Photos: Paul Dye, Marc Cook and Gabe DeVault.

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Paul Dye
Paul Dye, KITPLANES® Editor at Large, retired as a Lead Flight Director for NASA’s Human Space Flight program, with 40 years of aerospace experience on everything from Cubs to the Space Shuttle. An avid homebuilder, he began flying and working on airplanes as a teen and has experience with a wide range of construction techniques and materials. He flies an RV-8 and SubSonex jet that he built, an RV-3 that he built with his pilot wife, as well as a Dream Tundra and an electric Xenos motorglider they completed. Currently, they are building an F1 Rocket. A commercially licensed pilot, he has logged over 6000 hours in many different types of aircraft and is an A&P, FAA DAR, EAA Tech Counselor and Flight Advisor; he was formerly a member of the Homebuilder’s Council. He consults and collaborates in aerospace operations and flight-testing projects across the country.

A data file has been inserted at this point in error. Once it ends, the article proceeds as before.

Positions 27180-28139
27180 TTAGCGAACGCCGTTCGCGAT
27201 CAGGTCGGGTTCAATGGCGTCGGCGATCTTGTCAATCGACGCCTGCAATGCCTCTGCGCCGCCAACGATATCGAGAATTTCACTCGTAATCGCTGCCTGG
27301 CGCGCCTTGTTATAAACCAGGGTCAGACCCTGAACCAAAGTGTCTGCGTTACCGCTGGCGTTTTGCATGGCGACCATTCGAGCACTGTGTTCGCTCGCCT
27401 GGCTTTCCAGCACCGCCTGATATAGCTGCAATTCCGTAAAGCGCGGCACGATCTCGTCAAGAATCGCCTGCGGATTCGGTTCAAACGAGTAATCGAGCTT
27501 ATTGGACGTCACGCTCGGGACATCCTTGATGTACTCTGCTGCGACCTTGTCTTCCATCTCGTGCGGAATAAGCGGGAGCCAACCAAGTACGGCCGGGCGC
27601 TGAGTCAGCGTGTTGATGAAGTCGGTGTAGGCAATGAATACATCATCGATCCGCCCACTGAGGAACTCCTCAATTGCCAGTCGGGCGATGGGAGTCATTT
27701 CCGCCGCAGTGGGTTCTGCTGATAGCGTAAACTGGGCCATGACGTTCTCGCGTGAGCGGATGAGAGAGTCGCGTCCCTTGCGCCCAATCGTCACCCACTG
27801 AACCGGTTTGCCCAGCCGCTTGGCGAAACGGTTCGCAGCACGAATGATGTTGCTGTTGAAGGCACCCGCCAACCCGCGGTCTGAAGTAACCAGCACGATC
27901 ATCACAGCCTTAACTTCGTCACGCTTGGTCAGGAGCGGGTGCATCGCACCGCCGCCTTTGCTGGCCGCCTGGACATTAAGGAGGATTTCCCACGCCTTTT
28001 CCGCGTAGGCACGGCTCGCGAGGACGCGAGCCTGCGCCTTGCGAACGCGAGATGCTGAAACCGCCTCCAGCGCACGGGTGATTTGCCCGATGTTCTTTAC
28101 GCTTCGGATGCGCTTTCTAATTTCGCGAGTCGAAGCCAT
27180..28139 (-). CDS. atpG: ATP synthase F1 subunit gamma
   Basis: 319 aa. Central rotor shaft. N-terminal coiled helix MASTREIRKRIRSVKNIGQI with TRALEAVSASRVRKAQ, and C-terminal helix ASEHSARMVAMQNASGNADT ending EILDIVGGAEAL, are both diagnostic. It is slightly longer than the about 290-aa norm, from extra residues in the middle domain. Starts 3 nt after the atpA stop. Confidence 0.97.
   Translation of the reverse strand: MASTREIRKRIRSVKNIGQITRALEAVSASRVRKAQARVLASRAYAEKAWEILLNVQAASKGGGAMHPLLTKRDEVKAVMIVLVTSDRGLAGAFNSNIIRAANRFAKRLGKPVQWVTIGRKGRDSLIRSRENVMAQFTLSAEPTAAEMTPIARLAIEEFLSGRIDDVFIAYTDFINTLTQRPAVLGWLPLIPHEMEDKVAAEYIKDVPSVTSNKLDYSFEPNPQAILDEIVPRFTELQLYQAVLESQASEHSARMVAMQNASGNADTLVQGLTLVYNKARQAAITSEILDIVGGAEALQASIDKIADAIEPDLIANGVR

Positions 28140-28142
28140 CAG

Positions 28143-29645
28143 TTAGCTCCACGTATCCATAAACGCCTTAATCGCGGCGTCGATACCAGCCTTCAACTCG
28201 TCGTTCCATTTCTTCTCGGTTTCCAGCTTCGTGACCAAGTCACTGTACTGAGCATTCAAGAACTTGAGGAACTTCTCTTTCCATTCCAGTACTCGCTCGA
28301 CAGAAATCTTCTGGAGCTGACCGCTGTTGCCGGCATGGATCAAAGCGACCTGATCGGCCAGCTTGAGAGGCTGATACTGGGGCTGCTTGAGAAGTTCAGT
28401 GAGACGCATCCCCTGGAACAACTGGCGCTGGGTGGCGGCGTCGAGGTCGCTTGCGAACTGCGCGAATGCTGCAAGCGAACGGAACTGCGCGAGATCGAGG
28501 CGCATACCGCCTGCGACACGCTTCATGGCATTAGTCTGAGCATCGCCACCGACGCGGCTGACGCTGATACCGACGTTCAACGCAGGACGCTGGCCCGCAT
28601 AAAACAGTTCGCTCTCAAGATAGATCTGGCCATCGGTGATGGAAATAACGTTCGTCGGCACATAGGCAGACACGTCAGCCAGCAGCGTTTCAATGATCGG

1. Pretty cool to see someone not in the factory do this! Despite the lack of range, the allure of a “free” flight makes me hope this kind of thing becomes more commonplace soon.

    • Honestly….that’s tough to say! It’s so long and flexible that it sort of goes where it wants. We’ll hopefully see how it flies soon (this spring?).